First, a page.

Hey, Camp Fans!
Ever wonder about the history of your camping gear, when it was invented, and why? We do here at Everything Summer Camp. That’s why this Blog takes a day here and there to investigate the origins of specific gear and other camp supplies. Today: binoculars.
In order to discuss the history of binoculars, however, we first need to take a good look at telescopes. Binoculars, after all, are only mini-telescopes that have been aligned and mounted together. Using lenses that people grind in particular ways, telescopes allow you to magnify your vision of faraway objects to make them appear close-up.
Glass-making and lens-grinding was already a booming industry by the late 1500s. Interestingly, the first guy to discover what two lenses can do when pointed at each other was likely just some eye-glass maker, Joe Schmoe who just happened to be fiddling around at work one day.
It was another eye-glass maker, a man named Hans Lippershey, who actually took this intriguing discovery and used it to invent the telescope. And, while Hans’ telescope was immediately praised by the masses, within a few years, people wanted something you could use with both eyes. It wasn’t long before Hans went to work tweaking the telescope, shrinking it, and mounting a pair of them together.
The binoculars were born (as well as its precursor, the telescope) all within a few years of the year 1610. ‘Spyglasses,’ as they came to be called, were a huge hit that often found themselves in high demand but low on supply because of how much more intricate the work was to build a pair of them as opposed to the involvement of building a single telescope.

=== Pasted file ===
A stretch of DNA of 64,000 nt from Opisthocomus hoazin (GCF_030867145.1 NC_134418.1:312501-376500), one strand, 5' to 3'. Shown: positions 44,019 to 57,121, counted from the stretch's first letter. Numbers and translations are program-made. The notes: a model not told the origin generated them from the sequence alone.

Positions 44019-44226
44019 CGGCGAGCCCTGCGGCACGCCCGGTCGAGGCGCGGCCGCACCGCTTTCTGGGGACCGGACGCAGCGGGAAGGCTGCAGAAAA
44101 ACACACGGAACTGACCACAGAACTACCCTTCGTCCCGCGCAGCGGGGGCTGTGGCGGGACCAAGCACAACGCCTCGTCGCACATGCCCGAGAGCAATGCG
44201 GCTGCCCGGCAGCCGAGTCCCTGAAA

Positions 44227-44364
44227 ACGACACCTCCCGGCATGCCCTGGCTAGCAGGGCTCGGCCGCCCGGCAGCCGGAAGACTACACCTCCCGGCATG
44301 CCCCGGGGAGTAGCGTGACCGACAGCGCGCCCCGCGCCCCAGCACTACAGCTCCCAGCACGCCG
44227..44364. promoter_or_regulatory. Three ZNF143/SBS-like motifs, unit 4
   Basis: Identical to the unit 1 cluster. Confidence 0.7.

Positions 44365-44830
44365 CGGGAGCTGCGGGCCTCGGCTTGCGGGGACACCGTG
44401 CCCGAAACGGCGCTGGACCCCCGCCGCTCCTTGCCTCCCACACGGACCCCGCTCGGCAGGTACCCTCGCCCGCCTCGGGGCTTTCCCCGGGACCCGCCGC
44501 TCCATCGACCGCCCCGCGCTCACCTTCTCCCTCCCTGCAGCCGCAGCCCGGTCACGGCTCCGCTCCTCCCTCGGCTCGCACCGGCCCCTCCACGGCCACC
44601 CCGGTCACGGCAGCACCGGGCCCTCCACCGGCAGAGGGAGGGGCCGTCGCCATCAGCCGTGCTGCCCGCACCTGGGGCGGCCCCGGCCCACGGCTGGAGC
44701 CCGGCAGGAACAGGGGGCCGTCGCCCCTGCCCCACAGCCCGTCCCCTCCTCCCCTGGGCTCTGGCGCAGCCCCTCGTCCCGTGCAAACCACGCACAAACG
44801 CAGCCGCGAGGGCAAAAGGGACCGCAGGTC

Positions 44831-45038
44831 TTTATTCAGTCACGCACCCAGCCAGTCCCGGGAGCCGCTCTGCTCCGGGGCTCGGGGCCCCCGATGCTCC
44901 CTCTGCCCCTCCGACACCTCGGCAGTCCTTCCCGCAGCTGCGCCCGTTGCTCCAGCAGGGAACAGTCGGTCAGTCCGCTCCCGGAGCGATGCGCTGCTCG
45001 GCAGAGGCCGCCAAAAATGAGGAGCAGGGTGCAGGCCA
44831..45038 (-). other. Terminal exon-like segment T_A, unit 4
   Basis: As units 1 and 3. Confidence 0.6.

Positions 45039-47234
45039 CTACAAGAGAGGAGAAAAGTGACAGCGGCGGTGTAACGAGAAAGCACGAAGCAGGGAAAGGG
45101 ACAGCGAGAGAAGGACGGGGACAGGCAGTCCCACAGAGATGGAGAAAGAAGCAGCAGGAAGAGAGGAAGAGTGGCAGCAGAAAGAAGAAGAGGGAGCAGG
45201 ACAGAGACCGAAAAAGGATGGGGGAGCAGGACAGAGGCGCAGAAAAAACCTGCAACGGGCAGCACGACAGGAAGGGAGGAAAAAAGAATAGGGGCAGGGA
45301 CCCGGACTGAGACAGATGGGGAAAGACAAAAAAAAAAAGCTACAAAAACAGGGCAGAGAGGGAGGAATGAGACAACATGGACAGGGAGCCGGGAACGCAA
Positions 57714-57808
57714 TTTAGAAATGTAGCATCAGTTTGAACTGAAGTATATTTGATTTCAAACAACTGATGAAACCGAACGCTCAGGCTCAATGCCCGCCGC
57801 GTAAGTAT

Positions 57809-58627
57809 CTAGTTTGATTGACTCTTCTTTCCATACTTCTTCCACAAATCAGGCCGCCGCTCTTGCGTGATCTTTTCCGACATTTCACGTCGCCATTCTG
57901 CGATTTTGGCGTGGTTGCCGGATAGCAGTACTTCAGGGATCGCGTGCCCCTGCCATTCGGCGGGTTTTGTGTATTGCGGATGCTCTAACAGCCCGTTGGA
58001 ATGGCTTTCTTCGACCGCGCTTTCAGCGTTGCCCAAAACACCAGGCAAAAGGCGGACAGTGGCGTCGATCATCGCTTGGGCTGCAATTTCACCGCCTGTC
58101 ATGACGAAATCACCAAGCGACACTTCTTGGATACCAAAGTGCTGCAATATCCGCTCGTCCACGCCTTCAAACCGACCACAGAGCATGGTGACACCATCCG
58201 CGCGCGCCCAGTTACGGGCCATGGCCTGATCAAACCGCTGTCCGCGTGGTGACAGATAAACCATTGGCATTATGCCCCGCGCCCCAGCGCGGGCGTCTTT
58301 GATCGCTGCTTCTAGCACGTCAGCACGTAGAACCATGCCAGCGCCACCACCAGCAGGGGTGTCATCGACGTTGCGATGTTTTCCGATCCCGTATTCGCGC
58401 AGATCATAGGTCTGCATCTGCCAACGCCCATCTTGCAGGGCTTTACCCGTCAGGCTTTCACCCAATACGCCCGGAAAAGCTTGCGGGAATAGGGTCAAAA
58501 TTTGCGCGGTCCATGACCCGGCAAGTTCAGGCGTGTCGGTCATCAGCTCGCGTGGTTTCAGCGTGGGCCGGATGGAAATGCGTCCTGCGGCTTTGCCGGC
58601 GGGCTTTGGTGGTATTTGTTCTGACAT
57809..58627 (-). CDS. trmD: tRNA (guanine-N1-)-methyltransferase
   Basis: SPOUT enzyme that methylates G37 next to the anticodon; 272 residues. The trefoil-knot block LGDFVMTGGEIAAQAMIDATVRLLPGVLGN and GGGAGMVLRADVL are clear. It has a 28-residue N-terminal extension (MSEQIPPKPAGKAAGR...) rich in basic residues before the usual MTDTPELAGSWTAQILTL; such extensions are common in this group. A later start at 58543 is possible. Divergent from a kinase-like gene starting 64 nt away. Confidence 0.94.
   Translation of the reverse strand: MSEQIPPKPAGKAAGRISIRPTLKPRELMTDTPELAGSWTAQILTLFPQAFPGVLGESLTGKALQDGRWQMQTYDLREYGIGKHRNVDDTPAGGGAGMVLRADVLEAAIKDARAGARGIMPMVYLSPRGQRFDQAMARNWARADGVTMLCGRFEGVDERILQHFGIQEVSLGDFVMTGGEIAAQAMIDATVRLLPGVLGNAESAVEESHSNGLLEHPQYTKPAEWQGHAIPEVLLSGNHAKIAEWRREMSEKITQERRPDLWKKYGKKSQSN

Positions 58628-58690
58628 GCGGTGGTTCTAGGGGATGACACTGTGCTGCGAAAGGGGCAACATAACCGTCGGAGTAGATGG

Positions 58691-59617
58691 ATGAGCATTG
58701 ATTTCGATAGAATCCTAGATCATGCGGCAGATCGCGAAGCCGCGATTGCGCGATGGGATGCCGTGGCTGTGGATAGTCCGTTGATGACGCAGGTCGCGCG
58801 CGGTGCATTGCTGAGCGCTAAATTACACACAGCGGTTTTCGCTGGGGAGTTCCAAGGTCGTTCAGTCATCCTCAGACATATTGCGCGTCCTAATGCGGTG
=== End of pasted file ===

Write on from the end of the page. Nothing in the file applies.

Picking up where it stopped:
Despite the intensive labor involved, binoculars did not deliver a crystal clear image. Because of their small scale, it was difficult for manufacturers to grind the lenses with accurate precision. Even so, people loved using them for birdwatching, going to the opera, and simple enjoyment. Everyone thought they were good enough back then.
Named after the great astronomer, these binoculars are called Galilean Binoculars. We’ve been improving on binocular construction since the 1800’s creating the Prism, Porro Prism, and—the latest—Prismatic Binoculars. Binoculars are still frequently used today for stargazing, police work, and even advanced military missions.
Get your own pair of binoculars today, and thanks for reading.